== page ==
UNHCR warns of rising tensions between Lebanese nationals and Syrian refugees

BEIRUT: In recent weeks in Lebanon, there has been a series of violent attacks and other crimes committed by Lebanese against Syrian refugees and vice versa.

The attacks have led to an increase in discriminatory rhetoric targeting Syrian refugees in Lebanon, while popular support for their repatriation to Syria has also grown as the situation in Syria is widely perceived to have improved enough to allow refugees to return home.

Indeed, the country’s acting Prime Minister, Najib Mikati, recently threatened “to take an undesirable stance towards Western countries, by illegally repatriating refugees (if) the international community does not cooperate”.

The United Nations High Commissioner for Refugees in Lebanon has been a strong advocate for the refugees.

In a statement, the UNHCR expressed its “serious concern over restrictive practices and discriminatory measures activated on the basis of nationality, which affect refugees and other marginalized groups”.

UNHCR spoke of “increased tensions between different groups, particularly violence against refugees, which is leading to an escalation of acts of violence on the ground in many districts and neighborhoods”.

He said the economic crisis in Lebanon is “terribly affecting everyone, especially the most vulnerable”, and warned the Lebanese authorities that “the continued support provided by the international community to Lebanon – which hosts refugees – is a matter very important that guarantees food security and other necessary needs.

UNHCR has called on the Lebanese authorities to “guarantee the rule of law and bring an early end to violence and discrimination against people residing on Lebanese territory”.

There are an estimated 1.5 million Syrian refugees residing in Lebanon, of whom 900,000 are registered by UNHCR as refugees living in camps. The vast majority of Syrian refugees in Lebanon face extremely difficult living conditions, whether they are in the camps or living and working in the country.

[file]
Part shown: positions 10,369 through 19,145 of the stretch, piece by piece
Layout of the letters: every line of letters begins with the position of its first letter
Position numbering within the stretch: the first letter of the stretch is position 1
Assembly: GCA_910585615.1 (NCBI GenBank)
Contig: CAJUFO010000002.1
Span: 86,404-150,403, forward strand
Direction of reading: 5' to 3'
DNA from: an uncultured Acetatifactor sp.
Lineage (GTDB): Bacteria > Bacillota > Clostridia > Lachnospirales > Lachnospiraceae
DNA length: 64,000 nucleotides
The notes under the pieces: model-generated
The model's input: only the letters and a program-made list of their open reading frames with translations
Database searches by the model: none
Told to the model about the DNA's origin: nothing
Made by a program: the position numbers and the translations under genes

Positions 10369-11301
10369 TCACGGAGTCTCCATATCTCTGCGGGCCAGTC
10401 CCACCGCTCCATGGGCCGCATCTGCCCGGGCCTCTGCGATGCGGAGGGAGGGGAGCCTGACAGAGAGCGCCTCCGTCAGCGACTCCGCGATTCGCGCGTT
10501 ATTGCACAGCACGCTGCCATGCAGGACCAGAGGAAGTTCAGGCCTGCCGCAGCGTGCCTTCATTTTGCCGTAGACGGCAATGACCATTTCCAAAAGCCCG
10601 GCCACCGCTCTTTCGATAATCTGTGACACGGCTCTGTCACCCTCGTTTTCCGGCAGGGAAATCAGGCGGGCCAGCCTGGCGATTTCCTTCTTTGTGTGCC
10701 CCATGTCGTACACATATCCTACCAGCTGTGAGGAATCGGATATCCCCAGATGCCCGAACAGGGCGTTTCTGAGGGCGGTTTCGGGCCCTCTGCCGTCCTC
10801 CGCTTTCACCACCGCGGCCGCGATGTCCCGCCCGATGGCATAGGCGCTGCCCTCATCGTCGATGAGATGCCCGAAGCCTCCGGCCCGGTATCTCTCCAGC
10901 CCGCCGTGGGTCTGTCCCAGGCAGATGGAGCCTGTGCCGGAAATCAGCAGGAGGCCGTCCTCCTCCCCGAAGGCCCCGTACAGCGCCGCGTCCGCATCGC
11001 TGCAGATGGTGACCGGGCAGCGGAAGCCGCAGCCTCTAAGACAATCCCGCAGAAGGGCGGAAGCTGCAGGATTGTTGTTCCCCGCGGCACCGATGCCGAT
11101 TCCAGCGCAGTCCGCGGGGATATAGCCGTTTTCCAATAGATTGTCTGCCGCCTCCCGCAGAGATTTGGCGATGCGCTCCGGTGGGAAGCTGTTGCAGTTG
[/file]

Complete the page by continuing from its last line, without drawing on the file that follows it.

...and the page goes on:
The situation also appears to be getting worse: Lebanese officials have begun to claim that Syrian refugees are partly responsible for the severe shortage of bread in the country, as they consume large quantities of subsidized wheat.

Some bakeries in areas hosting Syrian refugees have resorted to segregation, forcing refugees to show identification and wait in long queues, separated from other customers. When served, they are only allowed one packet of bread per family, as some Syrian refugees have been accused of sending their children to bakeries to buy bread which they then resell on the black market.

Maher Al-Masri, coordinator of the Arsal camps in the Bekaa region of northern Lebanon, near the Syrian border, painted a brighter picture saying: “We share the same food with the Lebanese in the region who welcomes us and if anything bad happens to the refugees, the Lebanese residents of Arsal rush to defuse the situation.

But one of the camp leaders said: “We no longer go to bakeries to buy bread. We now buy flour and bake our bread in the camp to avoid coming into contact with the anger of the Lebanese.

The Lebanese Progressive Socialist Party warned that “the worrying escalation of these problems could lead to dangerous options that widen social gaps and increase poverty and racism”.

It already seems to be happening. On Friday, a Lebanese man was stabbed to death by Syrian refugees in Jnah, Beirut, after an argument. Another Lebanese was killed on July 19 in Mirna Chalouhi. He was stabbed 19 times. They said the victim was killed by “Syrian refugees who accused him of having a physical relationship with one of the Syrian refugees.”

Social media platforms have been flooded with inflammatory comments demanding the repatriation of Syrian refugees. But it later turned out that the killer was in fact a Lebanese and a friend of the deceased, whom he allegedly murdered because of a family dispute.

On July 21, a 13-year-old Syrian boy, Khaled Hammoud Al-Saleh, was killed after being assaulted by a Lebanese man and his sons in the southern region of Sarafand.

On July 24, a camp in the Akkar region of northern Lebanon was set on fire by family members of Diab Khouweilid, 43, father of seven, whose body was discovered by the sea in Qlayaat after being missing for two days. His family suspected that one or more camp residents had information about Khouweilid’s death.

The fire affected 85 of the camp’s 90 tents and camp residents were forced to leave to avoid further violence. Most of them lost their belongings.

Lebanon’s acting minister for displaced persons, Issam Charafeddine, is due to travel to Damascus to discuss the Syrian refugee repatriation plan. Charafeddin said the plan is to repatriate 15,000 refugees each month, despite warnings from international organizations against coercive repatriation after reports of crimes against a number of repatriated refugees.

Syrian refugee activists in Lebanon said in a statement: “Refugees in host areas avoid tensions. Syrian refugees are suffering from the economic crisis in Lebanon, like the Lebanese. The issue of repatriation awaits practical solutions. We hear appeals and statements from Lebanese officials, but we have not yet received anything from the UNHCR.

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